Video

    Video Tech Startups Showcase Wares at Amsterdam Conference

    More than 20,000 tech enthusiasts, entrepreneurs and lovers of digital technology came together in Amsterdam recently at the Next Web Conference to discuss the latest developments in digital technology, look to the future and, of course, to connect. In recent years, there has been an explosion of so-called startup businesses that have created devices and applications that have changed the way we live; but, as Serginho Roosblad reports for VOA, there are pitfalls for such startups as well.
    Video

    Video US Military's Fallen Honored With Flags

    Memorial Day is a long weekend for most Americans. For some, it is the unofficial start of summer -- local swimming pools open and outdoor grilling season begins. But Memorial Day remains true to its origins -- a day to remember the U.S. military's fallen.
    Video

    Video Rolling Thunder Rolls Into Washington

    The Rolling Thunder caravan of motorcycles rolled into Washington Sunday, to support the U.S. military on the country's Memorial Day weekend
    Video

    Video A New Reading Program Pairs Kids with Dogs

    Dogs, it is said, are man's best friend. What some researchers have discovered is that they can also be a friend to a struggling reader. A group called Intermountain Therapy Animals trains dogs to help all kinds of kids with reading problems — from those with special needs to those for whom English is a second language. Faiza Elmasry has more on the New York chapter of R.E.A.D., or Reading Education Assistance Dogs, in this piece narrated by Faith Lapidus.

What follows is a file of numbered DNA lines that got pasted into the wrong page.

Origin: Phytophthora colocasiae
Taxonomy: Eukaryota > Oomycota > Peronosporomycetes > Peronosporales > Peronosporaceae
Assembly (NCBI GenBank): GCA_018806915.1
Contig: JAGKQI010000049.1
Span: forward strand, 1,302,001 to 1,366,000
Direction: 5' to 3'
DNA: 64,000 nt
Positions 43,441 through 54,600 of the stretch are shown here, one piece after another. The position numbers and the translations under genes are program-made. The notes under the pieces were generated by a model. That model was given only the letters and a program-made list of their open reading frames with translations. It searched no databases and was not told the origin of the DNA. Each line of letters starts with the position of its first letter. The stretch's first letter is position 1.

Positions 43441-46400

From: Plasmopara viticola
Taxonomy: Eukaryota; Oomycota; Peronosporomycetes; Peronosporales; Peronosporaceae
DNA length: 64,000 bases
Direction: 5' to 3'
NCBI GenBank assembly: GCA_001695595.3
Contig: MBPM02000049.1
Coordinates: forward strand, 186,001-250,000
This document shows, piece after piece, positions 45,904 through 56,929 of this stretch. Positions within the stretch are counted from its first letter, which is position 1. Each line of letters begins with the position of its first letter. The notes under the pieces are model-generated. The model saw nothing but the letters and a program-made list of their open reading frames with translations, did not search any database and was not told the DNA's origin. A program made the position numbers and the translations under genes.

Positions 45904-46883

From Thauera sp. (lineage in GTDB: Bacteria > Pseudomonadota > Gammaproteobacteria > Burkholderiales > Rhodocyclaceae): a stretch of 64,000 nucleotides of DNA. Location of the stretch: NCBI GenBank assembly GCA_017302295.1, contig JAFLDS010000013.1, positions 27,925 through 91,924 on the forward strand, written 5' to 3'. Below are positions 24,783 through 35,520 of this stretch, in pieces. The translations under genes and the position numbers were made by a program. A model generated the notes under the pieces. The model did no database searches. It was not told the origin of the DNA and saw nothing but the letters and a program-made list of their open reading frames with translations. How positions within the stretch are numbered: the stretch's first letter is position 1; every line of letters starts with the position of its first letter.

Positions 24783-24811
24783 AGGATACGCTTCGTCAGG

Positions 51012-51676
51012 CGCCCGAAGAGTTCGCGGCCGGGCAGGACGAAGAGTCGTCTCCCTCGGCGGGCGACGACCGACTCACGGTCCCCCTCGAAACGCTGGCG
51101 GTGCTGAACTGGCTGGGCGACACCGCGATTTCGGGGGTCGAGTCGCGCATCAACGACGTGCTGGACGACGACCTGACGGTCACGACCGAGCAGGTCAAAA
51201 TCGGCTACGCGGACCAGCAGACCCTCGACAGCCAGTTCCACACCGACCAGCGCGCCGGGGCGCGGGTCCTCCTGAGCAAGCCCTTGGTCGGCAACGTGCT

Video

    Video Fan Base Grows for Fictional Wyoming Sheriff Longmire

    Around the world, the most enduring symbol of the U.S. is that of the cowboy. A very small percentage of Americans live in Western rural areas, and fewer still are cowboys. But the fascination with the American West is kept alive by such cultural offerings as “Longmire,” a series of books and TV episodes about a fictional Wyoming sheriff. VOA’s Greg Flakus recently spoke with Longmire’s creator, Craig Johnson, and filed this report from Houston.
    Video

    Video Chinese-Americans Heart Trump, Bucking National Trend

    A new study conducted by three Asian-American organizations shows there are three times as many Democrats as there are Republicans among Asian-American voters, and they favor Hillary Clinton over Donald Trump. But one group, called Chinese-Americans For Trump, is going against the tide and strongly supports the business tycoon. VOA’s Elizabeth Lee caught up with them at a Trump rally and reports from Anaheim, California.
    Video

    Video Reactions to Trump's Success Polarized Abroad